When you show multiple items, says Fleener, a percentage of customers automatically give themselves permission to make a decision between products rather than whether to buy at all. Also, a customer presented with choices gains confidence that a retailer has the right solution for them.
 
Bonus tip:
“Don’t offer more than three choices,” cautions Fleener. “That can be overwhelming.”


6 Discuss the best merchandise first.
“When presenting choices, always talk about the best item first,” says Fleener. “This allows you to ‘sell down’ rather than up. And when you are selling down, you almost always get the higher sale.” Why? “Starting with the top of the line communicates respect for the customer,” says Fleener. “It’s the ‘butcher rule’: If you go to a butcher and ask what’s good, he will always start with prime rib, not chicken. And studies show it tends to motivate the customer to purchase that item.”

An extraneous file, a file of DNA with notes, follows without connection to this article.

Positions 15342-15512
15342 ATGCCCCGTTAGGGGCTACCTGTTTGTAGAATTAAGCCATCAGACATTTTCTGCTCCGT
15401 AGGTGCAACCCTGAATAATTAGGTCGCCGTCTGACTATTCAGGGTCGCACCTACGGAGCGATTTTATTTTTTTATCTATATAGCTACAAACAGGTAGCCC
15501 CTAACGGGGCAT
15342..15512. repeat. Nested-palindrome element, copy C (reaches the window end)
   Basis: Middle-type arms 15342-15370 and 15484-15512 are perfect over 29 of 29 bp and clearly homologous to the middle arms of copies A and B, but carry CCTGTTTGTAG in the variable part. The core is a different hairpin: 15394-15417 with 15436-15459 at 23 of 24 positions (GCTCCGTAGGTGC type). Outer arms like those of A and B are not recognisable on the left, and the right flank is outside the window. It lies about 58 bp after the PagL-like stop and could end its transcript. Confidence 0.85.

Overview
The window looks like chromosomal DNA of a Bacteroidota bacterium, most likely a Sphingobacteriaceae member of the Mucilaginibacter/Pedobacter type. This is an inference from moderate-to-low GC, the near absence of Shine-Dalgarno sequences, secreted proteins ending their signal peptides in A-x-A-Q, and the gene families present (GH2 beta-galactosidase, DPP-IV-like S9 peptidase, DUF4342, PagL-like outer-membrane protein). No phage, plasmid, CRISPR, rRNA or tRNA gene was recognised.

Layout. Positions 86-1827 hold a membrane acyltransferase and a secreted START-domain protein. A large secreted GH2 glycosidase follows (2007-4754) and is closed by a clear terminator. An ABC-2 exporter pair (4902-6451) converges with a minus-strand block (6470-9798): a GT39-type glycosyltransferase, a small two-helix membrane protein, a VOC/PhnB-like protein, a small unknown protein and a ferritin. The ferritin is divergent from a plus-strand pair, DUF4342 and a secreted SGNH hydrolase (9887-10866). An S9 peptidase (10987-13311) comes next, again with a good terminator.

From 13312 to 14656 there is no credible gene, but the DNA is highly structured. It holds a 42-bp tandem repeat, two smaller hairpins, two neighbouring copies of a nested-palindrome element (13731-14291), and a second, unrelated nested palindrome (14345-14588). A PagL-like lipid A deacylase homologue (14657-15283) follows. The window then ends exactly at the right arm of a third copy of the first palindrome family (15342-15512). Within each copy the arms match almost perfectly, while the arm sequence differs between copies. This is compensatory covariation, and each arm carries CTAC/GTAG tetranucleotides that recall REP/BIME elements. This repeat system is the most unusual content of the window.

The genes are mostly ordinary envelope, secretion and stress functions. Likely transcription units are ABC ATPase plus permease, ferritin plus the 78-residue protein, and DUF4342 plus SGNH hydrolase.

Bonus tip: “Cross selling,” or suggesting merchandise related to requested items, can boost your average ticket while helping customers save time and avoid return trips. “When you ask the right questions, you are doing customers a service rather than just trying to sell them more stuff,” says Hyken.


7 Arrange your store correctly.
“Make sure there is always something exciting displayed in the area just inside the front door,” says Tom Shay, a St. Petersburg, Fla., consultant. The reason: Your showroom entrance gets more customer traffic than any other location. “Try changing what’s displayed there every two or three days.”

Because most browsers tend to turn right after entering a store, Shay also recommends displaying high-margin items, changed every few days, in that particular part of the showroom.

Are there items which your customers come to your store specifically to buy? Position those in the back of the store, says Shay. “You want people to walk through your store past your other displays to stimulate more sales.”

Bonus tip:
Another smart move is to display popular demand items midway down each aisle. Again, the idea is to pull the public through your entire array of displayed merchandise.